IRescueBees Bumble Bee Removal Service Area. Our experts are dedicated to rescuing all bees, Honey Bees and Bumble Bees.
Bumble Bee Removal Service Area
Bumble bees do not make harvestable amounts of honey. Yet, we believe they are worth saving.
Lets talk about the Bumble bee...
There are over two hundred fifty different kinds of Bumble Bees in the world. North America is home to 46 different species.
Large distinctive black and yellow bee is related to the honey bee. Their hairy bodies makes them a perfect pollinator.
With a loud, low pitch buzz they forage thru flowers to gather pollen and nectar. Taking it back to their nest to feed their young.
Bumble Bees live underground and have smaller colonies then their relatives the honey bee. A Bumble colony has fifty to one hundred fifty individuals.
Why are bees dying...
There are those that say Human caused climate change is the culprit. I'm not to sure of the climate thing.
Personally I believe that the massive use of pesticides and genetically modified food organisms are the blame. Really, for only five bucks you can wipe out more then one colony of bees.
Understanding that pollinators produce abundant food for us and our children should be enough to want to help.
So what can you do...
It may seem small compared to the entire plan but, saving one colony at a time will help.
Seeing Bumble Bees coming and going out of a hole in the ground or from under a shed or something, means you have a colony.
Call your local Bumble Beekeeper right away. Removing them live, we have perfect locations to take them.
The Bumbles you save will continue to live and do their job of maintaining life on our planet.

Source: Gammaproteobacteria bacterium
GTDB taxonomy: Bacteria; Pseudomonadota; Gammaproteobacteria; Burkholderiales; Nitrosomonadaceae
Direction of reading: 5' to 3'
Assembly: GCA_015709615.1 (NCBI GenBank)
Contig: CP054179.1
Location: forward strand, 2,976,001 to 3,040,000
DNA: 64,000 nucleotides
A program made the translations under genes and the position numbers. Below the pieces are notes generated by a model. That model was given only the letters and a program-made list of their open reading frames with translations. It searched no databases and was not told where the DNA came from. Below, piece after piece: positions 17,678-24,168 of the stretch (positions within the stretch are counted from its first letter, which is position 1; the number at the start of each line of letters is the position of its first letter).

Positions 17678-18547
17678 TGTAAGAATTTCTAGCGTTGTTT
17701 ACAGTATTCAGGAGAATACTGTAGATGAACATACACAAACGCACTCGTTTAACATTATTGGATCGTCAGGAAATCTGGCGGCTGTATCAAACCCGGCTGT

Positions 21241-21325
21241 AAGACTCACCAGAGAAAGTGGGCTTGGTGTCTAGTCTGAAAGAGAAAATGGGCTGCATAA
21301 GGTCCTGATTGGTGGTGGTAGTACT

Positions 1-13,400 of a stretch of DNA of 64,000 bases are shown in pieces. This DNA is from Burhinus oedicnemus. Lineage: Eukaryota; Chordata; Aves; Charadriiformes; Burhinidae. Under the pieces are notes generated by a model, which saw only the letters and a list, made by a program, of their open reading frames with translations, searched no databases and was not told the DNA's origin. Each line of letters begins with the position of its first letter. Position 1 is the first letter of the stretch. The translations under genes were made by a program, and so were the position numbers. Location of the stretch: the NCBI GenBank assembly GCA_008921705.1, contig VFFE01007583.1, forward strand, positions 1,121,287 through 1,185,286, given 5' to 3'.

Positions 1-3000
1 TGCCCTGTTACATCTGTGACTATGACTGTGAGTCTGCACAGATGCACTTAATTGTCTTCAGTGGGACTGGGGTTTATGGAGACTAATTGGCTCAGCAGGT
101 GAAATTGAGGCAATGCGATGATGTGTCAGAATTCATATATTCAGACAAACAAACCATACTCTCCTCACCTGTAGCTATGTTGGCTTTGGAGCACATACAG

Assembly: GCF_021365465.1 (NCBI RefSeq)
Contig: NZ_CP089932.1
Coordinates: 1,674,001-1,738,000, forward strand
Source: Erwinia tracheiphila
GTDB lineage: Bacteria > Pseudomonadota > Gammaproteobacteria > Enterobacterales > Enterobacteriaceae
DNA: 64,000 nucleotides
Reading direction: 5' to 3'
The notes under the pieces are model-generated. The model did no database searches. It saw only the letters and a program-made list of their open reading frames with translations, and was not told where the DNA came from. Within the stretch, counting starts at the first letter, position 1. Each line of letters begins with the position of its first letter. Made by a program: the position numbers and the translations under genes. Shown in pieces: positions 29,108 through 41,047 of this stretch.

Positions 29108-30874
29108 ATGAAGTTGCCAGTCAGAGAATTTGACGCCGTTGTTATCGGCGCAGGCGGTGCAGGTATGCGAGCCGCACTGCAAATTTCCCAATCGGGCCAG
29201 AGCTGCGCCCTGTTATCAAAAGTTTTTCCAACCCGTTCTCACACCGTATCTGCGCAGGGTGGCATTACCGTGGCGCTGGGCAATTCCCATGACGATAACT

Bumble Bee Removal Service Area on IRescueBees.
Really, I'm not just talking out of the side of my neck, just look at some of these articles.
It's official, Rusty Patched Bumble Bee on the Endangered Species List.
Bee population down ninety percent since 1990
Yes, the first native pollinator declared endangered.
A common sight in North America the Rusty Patched Bumble Bee hangs precariously on the cliff of extinction, according to the Fish and Wildlife Service.
Of the 3,000 species of bees in the United States only 40 are Bumble Bees. There numbers have declined nearly 90 percent in the last 20 years.
Dave Goulson, professor of life sciences at the University of Sussex and the study’s co-author, said: “Insects make up about two-thirds of all life on Earth but there has been some kind of horrific decline.
“We appear to be making vast tracts of land inhospitable to most forms of life, and are currently on course for ecological Armageddon. If we lose the insects then everything is going to collapse.”
What these reports FAIL to mention is that large numbers of our pollinator species are being killed by, EXTERMINATORS. Just in the United States alone over one million Bumble Bee and Honey Bee colonies are killed every year.
Lets use Abilene Tx as an example...
The phone book is Abilene has a Bee Removal heading. Listed under this heading are six companies that claim to remove bees.
Now, Bee Removal should mean LIVE, but not is this case. You see, five of the advertisers under the bee removal heading are exterminators.
What they do is kill the bees and then remove the nest, crazy right.
One of these exterminators told me over the phone that he is killing five to seven colonies a week.
So lets do the numbers...
Using his confession, five colonies is twenty colonies a month. Remember there are five Exterminator claiming to remove bees.
That would equal one hundred colonies a month. Considering, that there are two thousand with the same or higher population as Abilene Tx.
Well you can see where i'm going with this...
What will happen if the bees disappear?
The bees need you.
Honeybee colonies are dying at frightening rates. Since 2007, an average of 30% of all colonies have died every winter in the United States. This loss is about twice as high as what U.S. beekeepers consider economically tolerable. In the winter of 2012-13, 29% of all colonies died in Canada and 20% died in Europe.
Honeybees and wild bees are the most important pollinators of many of the fruits and vegetables we eat. Of 100 crop species that provide 90% of our global food supply, 71 are bee-pollinated. The value of pollination of food crops by bees in the U.S. alone is estimated at $16 billion and insect pollinators in general contribute $29 billion to U.S. farm income.
Fewer bees lead to lower availability and potentially higher prices of fruit and vegetables. Fewer bees mean no almonds, less coffee and less alfalfa hay available to feed dairy cows.